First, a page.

Election fever dominated the March meeting of Council as the five candidates seeking to become the next Deputy Vice President of the Law Society addressed us at hustings which took place the evening before the meeting. All five made greater contributions to the following day’s debates than has been their custom; the issues we discussed may have been of particular interest to them, but they may have resorted to more subtle electioneering.
We should know the outcome of the election shortly after Easter. Whoever wins the election will, subject to no intervening disaster befalling him/her, ascend to the presidency of the Society in 2011/2012. This is likely to be either the year when alternative business structures (ABSs) are introduced or the year before their introduction. Whoever is president that year must have both an insight into the impact upon the legal services sector (and especially our profession) that ABSs will cause, and an ability to deflect from the profession the threats they pose. His/her three year mission will be to explore the strange new world of legal practice which is evolving, to seek out new life for the profession and to boldly go where no-one has gone before.
The pace of change has accelerated since the last issue of Legal News with the introduction of firm-based regulation and the introduction of legal disciplinary partnerships. Both changes came into force on 31 March.
Legal Disciplinary Partnerships
The Law Society Gazette states that the legal world has been underwhelmed by LDPs, as only 14 came into operation on 31 March. Given the economic climate that’s not surprising for most firms will be more concerned about running their existing businesses as efficiently and as profitably as possible than in changing their ownership structure. Furthermore, non-lawyer professionals within firms may not aspire to partnership and its attendant risks during a recession. However, that doesn’t mean that LDPs will not flourish within the legal services market. Given time and a more optimistic economic outlook, more firms may wish to become LDPs. If your firm is thinking about taking this step, or if you’re interested, you can find out more about the potential risks and benefits of an LDP by reading the practice notes on legal disciplinary partnerships and firm-based regulation, to which you can obtain access from the Law Society’s homepage.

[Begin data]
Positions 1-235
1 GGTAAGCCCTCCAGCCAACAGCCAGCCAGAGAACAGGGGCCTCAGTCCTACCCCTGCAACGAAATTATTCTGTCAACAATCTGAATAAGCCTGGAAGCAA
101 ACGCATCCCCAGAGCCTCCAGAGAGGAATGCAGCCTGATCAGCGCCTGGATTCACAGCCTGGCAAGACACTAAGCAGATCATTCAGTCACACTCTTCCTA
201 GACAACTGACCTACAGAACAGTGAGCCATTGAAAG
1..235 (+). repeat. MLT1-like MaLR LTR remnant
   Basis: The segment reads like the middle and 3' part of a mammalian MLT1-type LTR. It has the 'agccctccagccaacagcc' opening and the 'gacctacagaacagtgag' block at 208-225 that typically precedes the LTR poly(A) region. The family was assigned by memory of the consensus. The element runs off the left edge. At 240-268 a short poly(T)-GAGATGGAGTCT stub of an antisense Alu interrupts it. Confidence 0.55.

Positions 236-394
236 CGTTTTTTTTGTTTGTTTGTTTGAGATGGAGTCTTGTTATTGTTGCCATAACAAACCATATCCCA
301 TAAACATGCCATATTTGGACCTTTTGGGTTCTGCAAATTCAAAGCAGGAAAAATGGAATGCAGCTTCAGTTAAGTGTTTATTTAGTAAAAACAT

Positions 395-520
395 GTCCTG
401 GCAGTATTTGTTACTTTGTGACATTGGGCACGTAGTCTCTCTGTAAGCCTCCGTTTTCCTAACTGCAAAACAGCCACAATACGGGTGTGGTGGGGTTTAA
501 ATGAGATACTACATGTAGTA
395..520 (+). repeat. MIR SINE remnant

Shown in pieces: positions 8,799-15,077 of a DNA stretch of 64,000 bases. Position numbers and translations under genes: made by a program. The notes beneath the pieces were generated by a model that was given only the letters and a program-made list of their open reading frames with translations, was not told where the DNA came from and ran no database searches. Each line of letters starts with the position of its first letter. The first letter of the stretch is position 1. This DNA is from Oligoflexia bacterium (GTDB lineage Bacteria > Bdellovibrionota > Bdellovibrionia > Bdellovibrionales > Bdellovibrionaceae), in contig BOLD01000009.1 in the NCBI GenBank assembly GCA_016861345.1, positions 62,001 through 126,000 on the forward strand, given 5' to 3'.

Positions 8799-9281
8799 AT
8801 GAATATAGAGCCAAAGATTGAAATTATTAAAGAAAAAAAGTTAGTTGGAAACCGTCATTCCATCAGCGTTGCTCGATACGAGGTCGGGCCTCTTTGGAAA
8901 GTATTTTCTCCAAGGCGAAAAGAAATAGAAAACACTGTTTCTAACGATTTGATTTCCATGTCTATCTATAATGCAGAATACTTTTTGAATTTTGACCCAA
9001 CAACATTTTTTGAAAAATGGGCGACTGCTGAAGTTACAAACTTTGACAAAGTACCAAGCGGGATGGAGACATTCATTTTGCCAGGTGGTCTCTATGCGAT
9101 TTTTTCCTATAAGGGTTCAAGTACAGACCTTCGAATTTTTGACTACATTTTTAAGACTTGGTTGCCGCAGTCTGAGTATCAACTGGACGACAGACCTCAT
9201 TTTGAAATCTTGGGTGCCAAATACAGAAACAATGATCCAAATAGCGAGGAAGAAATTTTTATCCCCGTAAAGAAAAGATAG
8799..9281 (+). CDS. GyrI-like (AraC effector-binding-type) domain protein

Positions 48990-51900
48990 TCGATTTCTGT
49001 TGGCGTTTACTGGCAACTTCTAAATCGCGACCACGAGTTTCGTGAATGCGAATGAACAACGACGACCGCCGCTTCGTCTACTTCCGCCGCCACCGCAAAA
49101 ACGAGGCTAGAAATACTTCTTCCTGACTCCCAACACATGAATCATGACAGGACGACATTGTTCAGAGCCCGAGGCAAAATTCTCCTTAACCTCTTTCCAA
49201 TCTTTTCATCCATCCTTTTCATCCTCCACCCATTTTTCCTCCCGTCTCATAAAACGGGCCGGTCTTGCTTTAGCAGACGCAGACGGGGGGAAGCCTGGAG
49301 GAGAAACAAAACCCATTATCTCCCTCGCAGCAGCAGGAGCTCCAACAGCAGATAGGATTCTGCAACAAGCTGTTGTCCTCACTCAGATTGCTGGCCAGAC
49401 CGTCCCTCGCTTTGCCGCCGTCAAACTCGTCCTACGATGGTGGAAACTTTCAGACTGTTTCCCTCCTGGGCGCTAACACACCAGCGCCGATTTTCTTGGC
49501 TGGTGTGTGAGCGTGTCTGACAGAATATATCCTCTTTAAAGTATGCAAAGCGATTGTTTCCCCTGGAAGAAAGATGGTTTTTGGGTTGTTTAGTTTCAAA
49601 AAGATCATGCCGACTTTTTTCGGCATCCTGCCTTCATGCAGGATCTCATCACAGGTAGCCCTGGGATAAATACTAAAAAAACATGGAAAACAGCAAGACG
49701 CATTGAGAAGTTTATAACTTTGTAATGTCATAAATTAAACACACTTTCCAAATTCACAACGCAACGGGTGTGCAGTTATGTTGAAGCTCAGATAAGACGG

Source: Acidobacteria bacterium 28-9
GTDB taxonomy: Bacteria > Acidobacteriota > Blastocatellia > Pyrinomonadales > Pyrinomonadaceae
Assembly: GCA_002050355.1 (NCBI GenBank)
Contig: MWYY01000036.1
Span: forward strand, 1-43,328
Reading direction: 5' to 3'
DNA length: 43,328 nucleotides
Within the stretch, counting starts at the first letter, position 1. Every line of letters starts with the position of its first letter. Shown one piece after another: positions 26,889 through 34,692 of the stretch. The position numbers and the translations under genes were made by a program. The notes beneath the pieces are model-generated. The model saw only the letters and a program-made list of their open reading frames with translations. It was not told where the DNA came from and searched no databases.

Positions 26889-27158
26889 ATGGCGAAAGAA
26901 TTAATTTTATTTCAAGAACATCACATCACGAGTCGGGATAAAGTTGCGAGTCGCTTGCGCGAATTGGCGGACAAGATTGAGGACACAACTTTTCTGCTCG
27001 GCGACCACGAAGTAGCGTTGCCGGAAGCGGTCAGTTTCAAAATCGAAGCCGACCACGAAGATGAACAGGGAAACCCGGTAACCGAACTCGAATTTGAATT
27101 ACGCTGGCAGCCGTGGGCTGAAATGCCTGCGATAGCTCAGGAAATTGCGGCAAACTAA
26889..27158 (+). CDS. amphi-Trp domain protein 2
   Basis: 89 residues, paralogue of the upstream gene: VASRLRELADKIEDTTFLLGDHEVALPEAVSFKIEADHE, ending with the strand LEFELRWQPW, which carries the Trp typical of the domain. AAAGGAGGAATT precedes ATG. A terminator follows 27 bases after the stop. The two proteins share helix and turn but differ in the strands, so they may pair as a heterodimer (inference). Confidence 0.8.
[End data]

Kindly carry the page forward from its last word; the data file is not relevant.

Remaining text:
The LSB business plan
The Legal Services Board has published its draft business plan for 2009/2010. The Law Society has given it a cautious welcome, emphasising that Parliament decided that the lead role in regulation of legal services should rest with the approved regulator (for solicitors, this is the Law Society), rather than the LSB, and that the LSB should only intervene when the approved regulator is clearly failing. The LSB does not appear to share these views. It sees itself as far more proactive than that. It is also keen to provide greater separation of the profession’s regulatory and representative bodies. The LSB will set rules requiring approved regulators to establish a clear and demonstrable separation between these functions and design mechanisms that will test the degree to which this separation has been achieved. The Law Society thinks it has managed to create a separate regulatory body already – the entity which calls itself the SRA. The SRA’s opinion is that there is insufficient separation between the two. We await the LSB’s verdict. The LSB’s consultation on regulatory independence, which closes on 26 June 2009, is thus an important paper for the profession and local law societies and the Law Society should respond to it.
Law Society/SRA conflict resolution